While some are still enjoying the wind, rain, frost and occasional beautiful winter sunshine rowing out on the briny (well, Barton Broad and the river Ant) others toil to keep the boats and oars up to scratch. In fact, the boat and oar builders occasionally take time to row and the rowers take their turn in the workshop.
Bluejacket’s interior is ready for the gloss top-coat of cream paint (relentlessly referred to as ‘magnolia’ by our worthy Captain) – so come along tomorrow Saturday 20th., please, to wield a brush.
With hearty thanks to Barrie for much strenuous labour during the week, Bluejacket is now converted to a thole-pin and kabe arrangement of oar-locks to match Hoi Larntan. Both boats and sets of oars should now be interchangeable.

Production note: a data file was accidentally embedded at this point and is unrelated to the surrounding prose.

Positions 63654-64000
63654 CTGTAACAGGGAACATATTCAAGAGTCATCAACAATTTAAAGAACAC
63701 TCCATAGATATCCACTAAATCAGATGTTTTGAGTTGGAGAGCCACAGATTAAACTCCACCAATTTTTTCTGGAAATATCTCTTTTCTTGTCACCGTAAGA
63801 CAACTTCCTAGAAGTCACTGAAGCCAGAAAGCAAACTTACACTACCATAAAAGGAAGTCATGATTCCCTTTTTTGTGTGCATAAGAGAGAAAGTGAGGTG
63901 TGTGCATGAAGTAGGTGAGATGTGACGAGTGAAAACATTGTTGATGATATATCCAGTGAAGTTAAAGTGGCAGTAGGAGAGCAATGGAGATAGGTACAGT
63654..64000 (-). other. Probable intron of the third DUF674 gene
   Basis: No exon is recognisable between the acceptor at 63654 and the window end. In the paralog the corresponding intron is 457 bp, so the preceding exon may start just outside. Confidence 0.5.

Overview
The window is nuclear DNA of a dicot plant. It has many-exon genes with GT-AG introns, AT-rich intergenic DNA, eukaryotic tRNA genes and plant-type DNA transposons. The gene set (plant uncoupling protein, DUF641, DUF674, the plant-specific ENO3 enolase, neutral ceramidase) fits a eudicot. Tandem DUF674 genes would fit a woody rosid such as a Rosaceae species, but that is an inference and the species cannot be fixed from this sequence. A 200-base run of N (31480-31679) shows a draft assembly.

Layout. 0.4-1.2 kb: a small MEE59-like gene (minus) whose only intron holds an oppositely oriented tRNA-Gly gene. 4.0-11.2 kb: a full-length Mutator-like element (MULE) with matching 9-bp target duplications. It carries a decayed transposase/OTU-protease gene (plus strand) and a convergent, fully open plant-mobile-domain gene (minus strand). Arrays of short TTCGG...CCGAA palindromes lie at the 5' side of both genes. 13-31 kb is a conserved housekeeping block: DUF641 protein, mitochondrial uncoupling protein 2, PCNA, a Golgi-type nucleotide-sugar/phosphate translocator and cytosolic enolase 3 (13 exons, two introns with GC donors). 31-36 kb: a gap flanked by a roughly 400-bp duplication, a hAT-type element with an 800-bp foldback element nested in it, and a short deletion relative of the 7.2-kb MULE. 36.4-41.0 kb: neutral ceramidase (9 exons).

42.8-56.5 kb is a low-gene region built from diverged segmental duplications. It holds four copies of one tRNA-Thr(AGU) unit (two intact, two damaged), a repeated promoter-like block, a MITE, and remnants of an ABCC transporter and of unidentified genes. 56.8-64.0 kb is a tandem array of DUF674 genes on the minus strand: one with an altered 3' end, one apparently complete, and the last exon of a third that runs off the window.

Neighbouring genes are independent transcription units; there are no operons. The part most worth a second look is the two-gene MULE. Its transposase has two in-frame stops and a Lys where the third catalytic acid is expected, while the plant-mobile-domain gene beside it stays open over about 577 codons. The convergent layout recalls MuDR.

A dusty view of the other workshop shows where the latest oars are taking shape. The four sections are cut and then hollowed out using Rob’s grandfather’s beautiful and very effective, wooden router or ‘bollow’ planes. Learning to sharpen the semi-circular blades is an art in itself. Now shaped, the sections of each oar are ready to be glued together. Then starts the planing, sanding and shaping of the outer faces to make the oar-shaped looms. Then, there is the small matter of inserting and shaping the oak handles. Then, …on and on it goes.
Men at work…I think?
Happy rowing to all.